Senate Majority Leader Vickers keeps role; Utah Legislature picks leadership

Utah’s Republican and Democratic parties have named their new leadership teams for the 2023 legislative session after Tuesday’s midterm elections, and southern Utah’s Sen. Evan Vickers was picked to keep his spot as Senate Majority Leader.

Vickers, from Cedar City, and the rest of the Senate majority leadership kept their spots after the election, with Sen. Stuart Adams, R-Layton, named again as Senate President. Sen. Ann Millner, R-Ogden, was named majority whip and Sen. Kirk Cullimore, Sandy, was named assistant whip.

“It is an honor and privilege to be selected by our colleagues to the Senate majority leadership team once again,” the Senate leadership team said in a joint statement released on Thursday. “We are grateful for the opportunity to work with legislators in the Senate and the House, as well as the governor, to find solutions to issues that will strengthen our state and help Utahns reach greater personal and economic success.”

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In the House, Republicans again picked Brad Wilson, R-Kaysville, to stay on as House Speaker.

New Utah Senate Minority Leader Luz Escamilla, center, is flanked by Senator-elect Stephanie Pitcher, left, the new assistant whip, and Senator-elect Jennifer Plumb, the new minority caucus manager.  Sen. Karen Mayne, shown on-screen in the background, was named the new minority whip.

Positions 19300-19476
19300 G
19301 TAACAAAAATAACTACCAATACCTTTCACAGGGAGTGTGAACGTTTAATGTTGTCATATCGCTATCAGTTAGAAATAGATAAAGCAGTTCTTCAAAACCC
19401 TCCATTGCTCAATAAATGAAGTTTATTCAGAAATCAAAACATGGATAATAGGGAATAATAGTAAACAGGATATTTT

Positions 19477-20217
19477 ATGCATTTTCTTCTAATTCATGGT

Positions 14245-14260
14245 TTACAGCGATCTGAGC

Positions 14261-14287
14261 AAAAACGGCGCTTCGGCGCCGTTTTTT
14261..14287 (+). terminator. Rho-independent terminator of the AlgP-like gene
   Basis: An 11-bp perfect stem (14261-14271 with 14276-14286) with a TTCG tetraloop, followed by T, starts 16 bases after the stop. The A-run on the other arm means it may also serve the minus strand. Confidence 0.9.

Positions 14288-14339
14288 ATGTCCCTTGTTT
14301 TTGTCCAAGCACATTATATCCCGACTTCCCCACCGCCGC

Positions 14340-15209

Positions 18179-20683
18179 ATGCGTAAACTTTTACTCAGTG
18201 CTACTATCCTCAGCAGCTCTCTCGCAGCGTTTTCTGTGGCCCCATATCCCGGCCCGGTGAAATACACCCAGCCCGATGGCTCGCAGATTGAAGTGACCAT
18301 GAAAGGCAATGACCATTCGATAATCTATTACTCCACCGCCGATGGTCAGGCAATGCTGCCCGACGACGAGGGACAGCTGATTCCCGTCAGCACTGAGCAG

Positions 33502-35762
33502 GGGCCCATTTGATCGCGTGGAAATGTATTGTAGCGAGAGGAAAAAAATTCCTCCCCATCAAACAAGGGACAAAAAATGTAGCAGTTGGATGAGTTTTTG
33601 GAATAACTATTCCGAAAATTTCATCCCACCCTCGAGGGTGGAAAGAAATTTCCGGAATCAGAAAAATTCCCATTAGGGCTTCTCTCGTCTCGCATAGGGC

House Majority Leader Mike Schultz, R-Hooper, kept his position, as did House Majority Whip Jefferson Moss, R-Saratoga Springs. Rep. Karianne Lisonbee, R-Clearfield, was named majority assistant whip.

Utah Senate Democrats announced an all-female leadership team, with Sen. Luz Escamilla, D-Salt Lake City, named Senate minority leader, while Sen. Karen Mayne, D-Salt Lake City, becomes minority whip.

Senator-elect Jennifer Plumb, D-Salt Lake City, was named the new assistant majority whip, and Senator-elect Stephanie Pitcher, D-Salt Lake City, was named minority caucus manager.

“We are eager to come together and begin the important work ahead as a new leadership team to support our constituents and the state of Utah,” the minority leadership team said in a joint statement. “The role of the Senate Minority Caucus is to not only advance meaningful policy solutions in the face of our state’s pressing issues, but it is also our responsibility to elevate the voices of those who are often sidelined or underrepresented.”

House Democrats were scheduled to announce their new leaders after Nov. 22, waiting for election results to be officially certified.

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David DeMille writes about southwestern Utah for The Spectrum & Daily News, a USA TODAY Network newsroom based in St. George. Follow him at @SpectrumDeMille or contact him at [email protected] To support and sustain this work, please subscribe today.

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